I'm with John on this one and think some landlords will regret selling. If it's time to retire that's a different matter.

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    Repayment charges of a couple of grand are peanuts when you are talking about £90k gains. We are slowly switching to trackers now anyway with only 1% repayment charges.

     
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    I don't care... I'll take the hit... I'm getting out... Meanwhile, luckily I have pretty good tenants (apart from one who I've been trying to evict since last year without success so I can sell) who are paying their rents.. It could be worse, they could all be non payers and I'd be stuck with them.... Scotland is a landlords nightmare at the moment... The councils are advising tenants to stay put as they have nowhere to house them and the first tier tribunal crowd in Glasgow are making it as awkward as possible for landlords to evict tenants even those on the old SATs. I'm mortgage free on all my rentals now but I'm still going to make an exit... I don't see things improving in the future... It seems that ridiculous legislation can be pulled out of a hat any time the government feels like it and landlords have to just suck it up.... That's not a business I want to be involved in any more... Apologies in advance tenants.... And best of luck in finding another home.

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    A sensible approach, they will do what they need to do, and we will suffer…. No thanks 💰💰 it’s not worth the hassle given my age.

     
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    For the reasons Shane above says I think it's time to get out. People with good tenants now will be free to turn bad and make your life a misery. Like now - increase the rent a lot due to rates and they don't understand. Its' all 'I can't afford it'. Better invest somewhere else. As Shane says "ridiculous legislation pulled out of a hat". I am shocked there have been rent freezes and eviction bans. Covid - MAYBE - Ok some sort of case for it. But as others have said similarly in the past I didn't see Tesco's banned from charging for food, or Shell giving away petrol all to be paid back later as some sort of date.....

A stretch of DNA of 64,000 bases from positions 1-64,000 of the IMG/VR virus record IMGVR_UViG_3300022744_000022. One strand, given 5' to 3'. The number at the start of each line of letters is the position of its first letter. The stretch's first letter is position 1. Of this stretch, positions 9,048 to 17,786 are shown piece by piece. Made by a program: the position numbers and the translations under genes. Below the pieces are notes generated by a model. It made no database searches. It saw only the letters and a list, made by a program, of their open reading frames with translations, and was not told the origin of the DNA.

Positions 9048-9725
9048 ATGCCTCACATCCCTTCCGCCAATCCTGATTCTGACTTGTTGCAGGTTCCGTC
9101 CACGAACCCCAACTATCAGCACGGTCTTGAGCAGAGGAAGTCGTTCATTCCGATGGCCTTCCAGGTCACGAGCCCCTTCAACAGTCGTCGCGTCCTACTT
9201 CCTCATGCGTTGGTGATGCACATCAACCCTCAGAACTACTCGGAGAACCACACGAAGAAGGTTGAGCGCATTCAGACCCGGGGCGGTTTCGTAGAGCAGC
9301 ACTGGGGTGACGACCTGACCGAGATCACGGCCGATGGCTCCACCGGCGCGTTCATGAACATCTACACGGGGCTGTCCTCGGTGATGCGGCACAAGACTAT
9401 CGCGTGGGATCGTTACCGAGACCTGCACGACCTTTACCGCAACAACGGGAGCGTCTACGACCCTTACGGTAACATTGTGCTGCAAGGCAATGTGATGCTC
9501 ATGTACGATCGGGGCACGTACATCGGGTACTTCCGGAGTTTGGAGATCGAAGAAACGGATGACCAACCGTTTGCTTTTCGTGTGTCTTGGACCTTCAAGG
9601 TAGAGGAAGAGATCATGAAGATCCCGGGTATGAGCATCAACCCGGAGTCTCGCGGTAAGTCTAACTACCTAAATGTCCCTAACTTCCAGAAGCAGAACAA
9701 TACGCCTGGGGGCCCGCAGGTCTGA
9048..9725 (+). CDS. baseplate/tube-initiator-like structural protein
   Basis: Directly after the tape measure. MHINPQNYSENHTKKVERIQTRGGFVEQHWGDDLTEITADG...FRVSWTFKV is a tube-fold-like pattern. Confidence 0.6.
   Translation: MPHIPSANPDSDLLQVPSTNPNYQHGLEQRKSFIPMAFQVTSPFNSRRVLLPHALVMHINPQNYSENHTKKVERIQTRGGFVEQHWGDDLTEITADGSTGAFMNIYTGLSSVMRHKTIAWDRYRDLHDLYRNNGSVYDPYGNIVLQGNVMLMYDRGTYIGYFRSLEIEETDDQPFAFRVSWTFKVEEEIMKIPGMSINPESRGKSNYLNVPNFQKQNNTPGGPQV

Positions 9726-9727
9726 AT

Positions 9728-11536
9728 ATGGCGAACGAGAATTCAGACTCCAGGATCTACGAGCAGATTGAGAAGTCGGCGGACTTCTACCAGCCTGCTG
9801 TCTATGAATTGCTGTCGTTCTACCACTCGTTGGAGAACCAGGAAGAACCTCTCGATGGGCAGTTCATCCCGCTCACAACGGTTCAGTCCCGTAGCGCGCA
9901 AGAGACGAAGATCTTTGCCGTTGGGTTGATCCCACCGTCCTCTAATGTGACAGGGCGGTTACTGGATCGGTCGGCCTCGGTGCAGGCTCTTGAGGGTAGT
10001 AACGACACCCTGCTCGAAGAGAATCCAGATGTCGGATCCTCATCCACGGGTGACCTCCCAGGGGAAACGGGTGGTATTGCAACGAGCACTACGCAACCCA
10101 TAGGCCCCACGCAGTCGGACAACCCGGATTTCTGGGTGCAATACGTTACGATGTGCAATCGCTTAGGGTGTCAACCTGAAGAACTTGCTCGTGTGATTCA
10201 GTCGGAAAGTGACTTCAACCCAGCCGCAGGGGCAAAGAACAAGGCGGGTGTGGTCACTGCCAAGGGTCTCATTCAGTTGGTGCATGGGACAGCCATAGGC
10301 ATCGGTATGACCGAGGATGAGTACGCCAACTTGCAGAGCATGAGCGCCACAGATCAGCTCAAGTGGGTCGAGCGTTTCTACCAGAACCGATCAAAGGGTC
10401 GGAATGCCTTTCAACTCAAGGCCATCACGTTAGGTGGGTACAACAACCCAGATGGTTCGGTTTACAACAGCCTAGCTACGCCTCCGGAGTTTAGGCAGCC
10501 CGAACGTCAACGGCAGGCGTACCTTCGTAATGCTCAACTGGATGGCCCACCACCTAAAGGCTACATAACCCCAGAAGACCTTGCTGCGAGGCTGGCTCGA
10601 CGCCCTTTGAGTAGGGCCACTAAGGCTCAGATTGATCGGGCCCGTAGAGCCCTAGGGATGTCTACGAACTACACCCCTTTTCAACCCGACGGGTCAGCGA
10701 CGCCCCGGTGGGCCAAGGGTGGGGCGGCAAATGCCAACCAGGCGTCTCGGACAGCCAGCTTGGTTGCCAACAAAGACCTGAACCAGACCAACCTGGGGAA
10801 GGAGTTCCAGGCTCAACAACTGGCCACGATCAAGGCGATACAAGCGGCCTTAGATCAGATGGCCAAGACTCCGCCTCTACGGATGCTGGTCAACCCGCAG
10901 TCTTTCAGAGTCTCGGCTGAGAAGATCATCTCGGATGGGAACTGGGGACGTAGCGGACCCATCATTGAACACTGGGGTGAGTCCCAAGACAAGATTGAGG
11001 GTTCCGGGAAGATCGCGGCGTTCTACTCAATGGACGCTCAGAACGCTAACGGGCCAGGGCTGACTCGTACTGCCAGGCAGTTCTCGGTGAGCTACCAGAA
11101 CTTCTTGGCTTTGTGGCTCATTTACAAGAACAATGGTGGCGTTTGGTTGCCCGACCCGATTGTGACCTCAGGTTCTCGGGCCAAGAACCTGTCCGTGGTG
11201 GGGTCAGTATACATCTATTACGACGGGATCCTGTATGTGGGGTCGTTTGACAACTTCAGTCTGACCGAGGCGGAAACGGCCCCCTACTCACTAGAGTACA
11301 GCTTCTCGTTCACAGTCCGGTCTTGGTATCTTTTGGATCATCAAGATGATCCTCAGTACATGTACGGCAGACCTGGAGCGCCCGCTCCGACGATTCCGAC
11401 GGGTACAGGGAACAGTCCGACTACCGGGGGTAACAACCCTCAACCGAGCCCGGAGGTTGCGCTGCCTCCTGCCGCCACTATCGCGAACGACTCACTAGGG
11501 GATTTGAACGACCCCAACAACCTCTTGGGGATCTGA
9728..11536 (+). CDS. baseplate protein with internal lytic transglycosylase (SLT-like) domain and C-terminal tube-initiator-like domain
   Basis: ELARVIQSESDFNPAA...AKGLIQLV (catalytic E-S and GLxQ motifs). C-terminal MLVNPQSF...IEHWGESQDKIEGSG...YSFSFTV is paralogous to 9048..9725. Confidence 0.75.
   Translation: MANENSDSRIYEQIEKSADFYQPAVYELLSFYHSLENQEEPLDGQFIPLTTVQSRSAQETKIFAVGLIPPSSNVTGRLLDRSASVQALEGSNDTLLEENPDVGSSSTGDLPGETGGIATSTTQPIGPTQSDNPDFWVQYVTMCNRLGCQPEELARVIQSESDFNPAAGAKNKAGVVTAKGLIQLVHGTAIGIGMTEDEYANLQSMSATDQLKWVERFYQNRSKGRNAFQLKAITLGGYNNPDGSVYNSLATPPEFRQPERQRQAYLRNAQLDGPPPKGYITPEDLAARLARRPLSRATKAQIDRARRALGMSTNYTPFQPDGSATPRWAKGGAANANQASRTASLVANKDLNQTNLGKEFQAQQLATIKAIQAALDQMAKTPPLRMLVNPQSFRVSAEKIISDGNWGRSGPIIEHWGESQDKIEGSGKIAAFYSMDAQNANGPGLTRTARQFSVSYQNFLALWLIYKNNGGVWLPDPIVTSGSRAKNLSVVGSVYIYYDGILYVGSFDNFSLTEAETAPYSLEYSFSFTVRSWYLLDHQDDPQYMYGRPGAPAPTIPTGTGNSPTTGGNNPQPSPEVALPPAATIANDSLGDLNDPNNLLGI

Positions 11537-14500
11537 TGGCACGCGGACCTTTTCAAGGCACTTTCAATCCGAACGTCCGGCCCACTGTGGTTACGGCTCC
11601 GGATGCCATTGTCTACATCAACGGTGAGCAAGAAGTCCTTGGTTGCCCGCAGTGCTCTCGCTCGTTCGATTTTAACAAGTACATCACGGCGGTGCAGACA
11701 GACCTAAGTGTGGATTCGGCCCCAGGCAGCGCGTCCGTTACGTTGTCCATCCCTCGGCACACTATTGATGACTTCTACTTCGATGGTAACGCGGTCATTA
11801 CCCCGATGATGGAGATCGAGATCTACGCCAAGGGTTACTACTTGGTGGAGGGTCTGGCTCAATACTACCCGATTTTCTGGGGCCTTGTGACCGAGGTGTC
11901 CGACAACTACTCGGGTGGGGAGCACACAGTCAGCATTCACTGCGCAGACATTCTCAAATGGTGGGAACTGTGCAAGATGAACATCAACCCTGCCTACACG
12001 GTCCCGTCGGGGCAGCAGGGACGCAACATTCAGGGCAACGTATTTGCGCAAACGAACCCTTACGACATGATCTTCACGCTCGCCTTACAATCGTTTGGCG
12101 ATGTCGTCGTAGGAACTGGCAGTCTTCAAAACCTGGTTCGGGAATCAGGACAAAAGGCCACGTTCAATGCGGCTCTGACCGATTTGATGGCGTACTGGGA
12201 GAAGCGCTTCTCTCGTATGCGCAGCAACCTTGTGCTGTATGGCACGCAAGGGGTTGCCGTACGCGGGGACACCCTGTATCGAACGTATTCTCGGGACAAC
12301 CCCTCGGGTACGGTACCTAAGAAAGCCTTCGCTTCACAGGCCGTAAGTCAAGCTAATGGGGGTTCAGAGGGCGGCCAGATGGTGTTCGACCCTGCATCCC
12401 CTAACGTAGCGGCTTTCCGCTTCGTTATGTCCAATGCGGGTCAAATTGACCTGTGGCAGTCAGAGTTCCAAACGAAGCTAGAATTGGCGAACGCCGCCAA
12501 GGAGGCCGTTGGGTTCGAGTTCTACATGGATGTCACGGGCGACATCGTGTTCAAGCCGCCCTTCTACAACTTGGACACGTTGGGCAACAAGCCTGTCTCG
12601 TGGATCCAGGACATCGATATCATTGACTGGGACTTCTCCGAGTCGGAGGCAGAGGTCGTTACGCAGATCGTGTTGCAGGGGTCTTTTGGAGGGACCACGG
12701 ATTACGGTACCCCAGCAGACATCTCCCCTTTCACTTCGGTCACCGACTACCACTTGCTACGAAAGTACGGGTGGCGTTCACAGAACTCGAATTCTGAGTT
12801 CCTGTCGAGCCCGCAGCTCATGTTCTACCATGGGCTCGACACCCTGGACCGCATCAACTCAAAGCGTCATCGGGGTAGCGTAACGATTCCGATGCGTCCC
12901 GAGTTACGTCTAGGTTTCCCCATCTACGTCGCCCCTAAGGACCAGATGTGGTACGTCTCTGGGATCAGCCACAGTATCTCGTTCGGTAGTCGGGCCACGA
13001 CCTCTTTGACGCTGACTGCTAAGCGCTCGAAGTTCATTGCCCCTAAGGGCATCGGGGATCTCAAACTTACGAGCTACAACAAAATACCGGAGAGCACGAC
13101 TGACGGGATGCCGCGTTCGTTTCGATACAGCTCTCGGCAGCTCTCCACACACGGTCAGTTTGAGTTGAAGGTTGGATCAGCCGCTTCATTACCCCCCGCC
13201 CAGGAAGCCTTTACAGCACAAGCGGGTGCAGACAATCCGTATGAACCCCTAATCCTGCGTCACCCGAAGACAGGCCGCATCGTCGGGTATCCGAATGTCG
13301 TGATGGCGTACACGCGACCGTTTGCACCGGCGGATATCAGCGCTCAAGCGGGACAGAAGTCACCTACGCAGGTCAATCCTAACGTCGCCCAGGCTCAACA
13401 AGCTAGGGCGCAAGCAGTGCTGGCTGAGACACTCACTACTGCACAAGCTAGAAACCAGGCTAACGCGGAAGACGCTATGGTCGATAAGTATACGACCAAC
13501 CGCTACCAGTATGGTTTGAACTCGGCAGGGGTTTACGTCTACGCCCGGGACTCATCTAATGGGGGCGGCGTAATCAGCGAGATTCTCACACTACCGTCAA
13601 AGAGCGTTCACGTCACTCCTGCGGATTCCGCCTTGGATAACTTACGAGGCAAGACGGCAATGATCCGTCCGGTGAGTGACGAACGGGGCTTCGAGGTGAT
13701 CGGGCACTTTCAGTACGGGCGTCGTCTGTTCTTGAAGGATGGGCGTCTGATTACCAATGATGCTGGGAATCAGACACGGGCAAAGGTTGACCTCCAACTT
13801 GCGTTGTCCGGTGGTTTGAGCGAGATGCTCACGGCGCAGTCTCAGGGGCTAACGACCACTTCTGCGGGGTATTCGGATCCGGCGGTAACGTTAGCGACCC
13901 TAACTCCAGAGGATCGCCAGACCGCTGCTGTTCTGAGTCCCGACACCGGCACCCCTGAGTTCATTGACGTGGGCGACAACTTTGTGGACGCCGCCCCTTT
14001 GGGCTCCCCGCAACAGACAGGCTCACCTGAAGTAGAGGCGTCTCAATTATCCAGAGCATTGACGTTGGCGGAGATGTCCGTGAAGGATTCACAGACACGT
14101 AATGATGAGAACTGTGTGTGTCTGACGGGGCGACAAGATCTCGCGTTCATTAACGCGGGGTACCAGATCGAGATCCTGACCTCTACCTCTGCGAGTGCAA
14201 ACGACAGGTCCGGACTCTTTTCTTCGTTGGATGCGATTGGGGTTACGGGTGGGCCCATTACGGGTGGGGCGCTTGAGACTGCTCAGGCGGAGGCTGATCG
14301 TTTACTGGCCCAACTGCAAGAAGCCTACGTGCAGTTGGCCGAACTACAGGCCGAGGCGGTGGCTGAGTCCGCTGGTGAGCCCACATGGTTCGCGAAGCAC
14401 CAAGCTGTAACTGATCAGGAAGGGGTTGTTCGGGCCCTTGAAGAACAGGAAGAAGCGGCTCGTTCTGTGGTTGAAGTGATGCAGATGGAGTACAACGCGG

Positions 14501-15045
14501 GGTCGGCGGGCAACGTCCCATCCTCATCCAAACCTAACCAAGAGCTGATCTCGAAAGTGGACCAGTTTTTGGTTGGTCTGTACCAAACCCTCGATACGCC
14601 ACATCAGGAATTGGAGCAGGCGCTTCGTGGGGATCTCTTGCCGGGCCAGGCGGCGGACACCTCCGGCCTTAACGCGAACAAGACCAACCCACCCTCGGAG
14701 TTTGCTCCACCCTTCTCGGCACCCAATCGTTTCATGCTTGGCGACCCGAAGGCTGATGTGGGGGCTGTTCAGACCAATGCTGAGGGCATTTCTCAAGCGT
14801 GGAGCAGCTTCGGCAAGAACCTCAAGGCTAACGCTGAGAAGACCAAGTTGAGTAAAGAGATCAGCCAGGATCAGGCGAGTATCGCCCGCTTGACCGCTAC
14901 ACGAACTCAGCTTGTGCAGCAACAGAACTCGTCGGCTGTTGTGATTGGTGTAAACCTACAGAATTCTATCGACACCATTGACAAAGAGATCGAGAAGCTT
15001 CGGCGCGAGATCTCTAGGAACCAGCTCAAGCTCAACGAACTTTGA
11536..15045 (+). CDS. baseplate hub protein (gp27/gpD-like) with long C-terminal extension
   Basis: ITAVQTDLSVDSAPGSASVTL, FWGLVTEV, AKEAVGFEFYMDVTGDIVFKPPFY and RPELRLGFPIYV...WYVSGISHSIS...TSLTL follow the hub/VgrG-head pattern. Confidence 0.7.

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    Agree entirely, however I have a house on the market which I have reduced and still am unable to sell.
    I have no choice either to reduce it again or rent it out again.
    If I do, I will be making sure that I have rental guarantee insurance this time, after it took me over 6 mths to get the last tenant out.

     
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    I fear the same thing. I am taking my time doing it up as not keen to rent but neither give one house away. The man next door bought last year. He was thinking of moving to somewhere bigger. Now he's interested in buying my house now and keeping next door. He paid well then so hopefully it will be okay.

     
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    Even the £94 k increase if stuck in a 5% account would give £391 per month (ignoring all taxes though). Most our properties have gone up enough for us to take the equity, stick it into a 4% account and it will match our rental income.

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    Good. House prices need to go down, the economy is stagnating

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    So house price falls are bad then. People can borrow less against their properties and generally spend less if they know they are poorer.